Feds kick off 2013 with yet another bogus “terror” trial

by Barry Scott Sussman
2013-01-11 04:44:57

The federal court in Miami, Florida opened 2013 with another highly questionable “terror” trial, complete with the usual elements typically found in these choreographed productions. Defendants guilty of having Muslim-sounding names, born abroad with relatives or even property in their native (preferably Muslim) land have proven to be popular fodder for federal prosecutors seeking headline-grabbing, career-advancing prosecutions. With increasingly amorphous and vague federal criminal statutes at their disposal, and the federal rules of evidence strongly favoring the prosecution, conviction in these mostly meaningless charades is almost all but assured.

Hafiz Khan, 76, a prominent South Florida imam at the Flagler Mosque in Miami, his son Izhar Khan, 24, also an imam and another son, Irfan Khan, 37, were initially arrested in May of 2011. They were charged in a broad, sweeping federal indictment of “providing support to the Pakistani Taliban.” The four count indictment alleged that the defendants conspired to provide material support to a conspiracy to kill, injure and kidnap people abroad.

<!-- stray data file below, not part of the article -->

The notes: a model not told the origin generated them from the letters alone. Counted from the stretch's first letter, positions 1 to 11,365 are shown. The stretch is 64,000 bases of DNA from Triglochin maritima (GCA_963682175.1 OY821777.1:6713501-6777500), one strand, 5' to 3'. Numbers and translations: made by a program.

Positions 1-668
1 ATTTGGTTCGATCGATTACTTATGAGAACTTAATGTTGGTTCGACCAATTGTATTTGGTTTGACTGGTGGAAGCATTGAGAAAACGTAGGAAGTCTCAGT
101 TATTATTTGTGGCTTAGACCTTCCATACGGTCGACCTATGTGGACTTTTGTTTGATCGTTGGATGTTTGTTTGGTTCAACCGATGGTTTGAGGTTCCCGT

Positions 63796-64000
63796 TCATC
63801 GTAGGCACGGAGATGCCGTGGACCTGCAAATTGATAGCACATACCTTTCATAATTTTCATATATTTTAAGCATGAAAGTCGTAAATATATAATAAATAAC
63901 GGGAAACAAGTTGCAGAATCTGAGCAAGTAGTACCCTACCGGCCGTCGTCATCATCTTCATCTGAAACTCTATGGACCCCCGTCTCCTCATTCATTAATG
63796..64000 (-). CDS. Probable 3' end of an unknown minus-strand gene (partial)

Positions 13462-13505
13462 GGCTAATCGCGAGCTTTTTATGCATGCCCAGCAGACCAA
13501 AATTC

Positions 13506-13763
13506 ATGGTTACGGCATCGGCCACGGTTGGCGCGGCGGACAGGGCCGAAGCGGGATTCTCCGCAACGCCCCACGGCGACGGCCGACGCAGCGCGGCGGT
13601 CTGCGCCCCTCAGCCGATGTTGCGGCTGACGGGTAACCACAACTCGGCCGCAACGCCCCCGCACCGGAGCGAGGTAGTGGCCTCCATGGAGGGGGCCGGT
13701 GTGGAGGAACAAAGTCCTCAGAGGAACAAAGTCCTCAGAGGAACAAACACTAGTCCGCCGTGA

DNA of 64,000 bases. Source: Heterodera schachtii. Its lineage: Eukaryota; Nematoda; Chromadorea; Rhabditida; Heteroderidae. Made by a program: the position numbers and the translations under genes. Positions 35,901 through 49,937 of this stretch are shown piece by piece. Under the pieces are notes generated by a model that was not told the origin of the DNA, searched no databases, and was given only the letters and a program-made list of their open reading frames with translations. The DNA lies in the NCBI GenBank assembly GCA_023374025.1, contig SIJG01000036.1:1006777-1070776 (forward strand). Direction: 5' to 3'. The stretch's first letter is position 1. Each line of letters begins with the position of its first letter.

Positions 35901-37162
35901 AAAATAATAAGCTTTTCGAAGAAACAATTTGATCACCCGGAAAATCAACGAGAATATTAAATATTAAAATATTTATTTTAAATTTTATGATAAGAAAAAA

Izhar and Hafiz Khan are facing terrorism charges for sending money to a school run by their family in Pakistan

U.S. Attorney Wilfredo Ferrer announced the indictment with great fanfare, saying at the time “Despite being an imam or spiritual leader, Hafiz Khan was by no means a man of peace. Instead, as today’s charges show, he acted with others to support terrorists to further acts of murder, kidnapping and maiming. But for law enforcement intervention, these defendants would have continued to transfer funds to Pakistan to finance the Pakistani Taliban, including its purchase of guns.”

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